Thursday, July 17, 2014

Children with Autism Have Altered Gut Bacteria

Most gut bacteria are beneficial, aiding food digestion, producing vitamins, and protecting against harmful bacteria. If left unchecked, however, harmful bacteria can excrete dangerous metabolites or disturb a balance in metabolites that can affect the gut and the rest of the body, including the brain.

Increasing evidence suggests that children with Autism Spectrum Disorders (ASD) have altered gut bacteria. In order to identify possible microbial metabolites associated with ASD researchers looked for and compared the compounds in fecal samples from children with and without ASD. They found that children with ASD had significantly different concentrations of seven of the 50 compounds they identified.

Most of the seven metabolites play a role in the brain, working as neurotransmitters or controlling neurotransmitter biosynthesis. They suspect that gut microbes may alter levels of neurotransmitter-related metabolites affecting gut-to-brain communication and/or altering brain function."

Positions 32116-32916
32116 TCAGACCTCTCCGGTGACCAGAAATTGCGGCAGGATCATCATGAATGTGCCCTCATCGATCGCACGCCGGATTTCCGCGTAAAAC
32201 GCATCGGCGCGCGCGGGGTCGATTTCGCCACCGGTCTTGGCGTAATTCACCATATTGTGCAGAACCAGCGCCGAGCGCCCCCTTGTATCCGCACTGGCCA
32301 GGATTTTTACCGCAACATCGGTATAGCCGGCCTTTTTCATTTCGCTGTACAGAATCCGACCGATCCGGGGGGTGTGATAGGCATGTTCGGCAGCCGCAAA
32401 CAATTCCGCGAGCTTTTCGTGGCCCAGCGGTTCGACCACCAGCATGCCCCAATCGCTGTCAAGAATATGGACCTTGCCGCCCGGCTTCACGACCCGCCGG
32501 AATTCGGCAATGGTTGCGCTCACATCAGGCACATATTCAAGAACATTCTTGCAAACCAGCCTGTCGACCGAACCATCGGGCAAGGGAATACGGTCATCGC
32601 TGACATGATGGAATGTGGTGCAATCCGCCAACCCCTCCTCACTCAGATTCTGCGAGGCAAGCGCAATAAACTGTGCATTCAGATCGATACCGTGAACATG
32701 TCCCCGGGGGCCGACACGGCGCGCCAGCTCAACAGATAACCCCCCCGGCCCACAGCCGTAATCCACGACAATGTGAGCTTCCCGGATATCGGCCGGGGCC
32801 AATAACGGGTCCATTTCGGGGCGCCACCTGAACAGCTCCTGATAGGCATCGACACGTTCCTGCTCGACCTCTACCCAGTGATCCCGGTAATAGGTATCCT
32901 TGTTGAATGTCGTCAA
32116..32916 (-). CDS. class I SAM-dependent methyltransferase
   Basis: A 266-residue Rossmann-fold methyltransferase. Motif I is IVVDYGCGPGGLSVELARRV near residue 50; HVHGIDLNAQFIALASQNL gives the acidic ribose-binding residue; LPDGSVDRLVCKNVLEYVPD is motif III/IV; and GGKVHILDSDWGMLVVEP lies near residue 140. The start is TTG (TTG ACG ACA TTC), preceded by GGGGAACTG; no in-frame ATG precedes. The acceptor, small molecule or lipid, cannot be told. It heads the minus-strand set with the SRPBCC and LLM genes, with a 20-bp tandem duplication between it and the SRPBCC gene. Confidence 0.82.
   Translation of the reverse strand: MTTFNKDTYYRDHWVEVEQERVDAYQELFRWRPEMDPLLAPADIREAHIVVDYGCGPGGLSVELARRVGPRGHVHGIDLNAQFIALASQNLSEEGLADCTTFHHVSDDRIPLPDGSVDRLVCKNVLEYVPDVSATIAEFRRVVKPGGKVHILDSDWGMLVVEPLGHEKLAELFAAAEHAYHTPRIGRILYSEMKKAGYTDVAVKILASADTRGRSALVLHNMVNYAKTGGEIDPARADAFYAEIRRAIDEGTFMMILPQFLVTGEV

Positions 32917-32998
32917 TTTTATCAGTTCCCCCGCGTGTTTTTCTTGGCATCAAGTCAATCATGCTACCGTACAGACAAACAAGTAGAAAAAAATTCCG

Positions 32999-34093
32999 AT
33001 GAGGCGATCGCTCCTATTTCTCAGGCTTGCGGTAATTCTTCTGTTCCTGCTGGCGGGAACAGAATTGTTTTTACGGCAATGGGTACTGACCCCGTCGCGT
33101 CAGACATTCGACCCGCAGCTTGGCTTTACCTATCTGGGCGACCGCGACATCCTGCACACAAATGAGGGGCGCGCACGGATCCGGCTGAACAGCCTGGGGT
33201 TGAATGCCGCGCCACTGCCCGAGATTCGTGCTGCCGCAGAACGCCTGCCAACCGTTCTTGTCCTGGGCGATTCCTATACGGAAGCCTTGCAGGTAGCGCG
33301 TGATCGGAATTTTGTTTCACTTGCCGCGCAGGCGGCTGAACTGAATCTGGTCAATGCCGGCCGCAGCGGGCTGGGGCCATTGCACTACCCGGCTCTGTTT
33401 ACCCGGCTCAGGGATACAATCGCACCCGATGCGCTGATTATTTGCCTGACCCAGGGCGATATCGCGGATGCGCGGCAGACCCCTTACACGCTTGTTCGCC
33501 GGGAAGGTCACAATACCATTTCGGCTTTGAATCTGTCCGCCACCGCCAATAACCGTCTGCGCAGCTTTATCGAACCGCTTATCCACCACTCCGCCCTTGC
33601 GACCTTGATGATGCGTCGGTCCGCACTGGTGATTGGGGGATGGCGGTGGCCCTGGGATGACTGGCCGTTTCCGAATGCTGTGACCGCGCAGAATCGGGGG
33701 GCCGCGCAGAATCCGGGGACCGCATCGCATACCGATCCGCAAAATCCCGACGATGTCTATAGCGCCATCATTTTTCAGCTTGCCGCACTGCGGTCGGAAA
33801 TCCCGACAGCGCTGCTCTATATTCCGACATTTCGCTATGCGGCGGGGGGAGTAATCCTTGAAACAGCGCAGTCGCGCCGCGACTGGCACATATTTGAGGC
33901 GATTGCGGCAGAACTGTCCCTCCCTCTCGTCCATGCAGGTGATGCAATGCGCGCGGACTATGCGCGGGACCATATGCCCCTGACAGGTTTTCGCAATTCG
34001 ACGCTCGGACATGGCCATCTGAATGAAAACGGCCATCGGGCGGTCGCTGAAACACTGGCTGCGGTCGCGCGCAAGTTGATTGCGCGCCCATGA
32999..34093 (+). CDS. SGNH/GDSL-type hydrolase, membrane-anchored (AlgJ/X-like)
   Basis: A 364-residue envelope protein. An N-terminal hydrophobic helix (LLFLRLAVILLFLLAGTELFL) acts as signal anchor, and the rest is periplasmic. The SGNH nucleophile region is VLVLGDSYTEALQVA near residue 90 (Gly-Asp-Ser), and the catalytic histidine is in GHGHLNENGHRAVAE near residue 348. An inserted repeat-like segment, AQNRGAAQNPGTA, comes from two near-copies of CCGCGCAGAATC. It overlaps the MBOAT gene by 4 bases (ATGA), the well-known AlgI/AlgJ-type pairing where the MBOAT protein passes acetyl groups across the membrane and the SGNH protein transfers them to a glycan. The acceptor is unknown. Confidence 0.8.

Of particular interest was the significantly higher glutamine/glutamate ratio in children with ASD. Glutamine and glutamate are further metabolized to gamma-aminobutyric acid (GABA), an inhibitory neurotransmitter. An imbalance between glutamate and GABA transmission has been associated with ASD-like behaviors such as hyper-excitation.

Children with ASD also harbored distinct and less diverse gut bacterial composition. The study was presented in May at the American Society for Microbiology.

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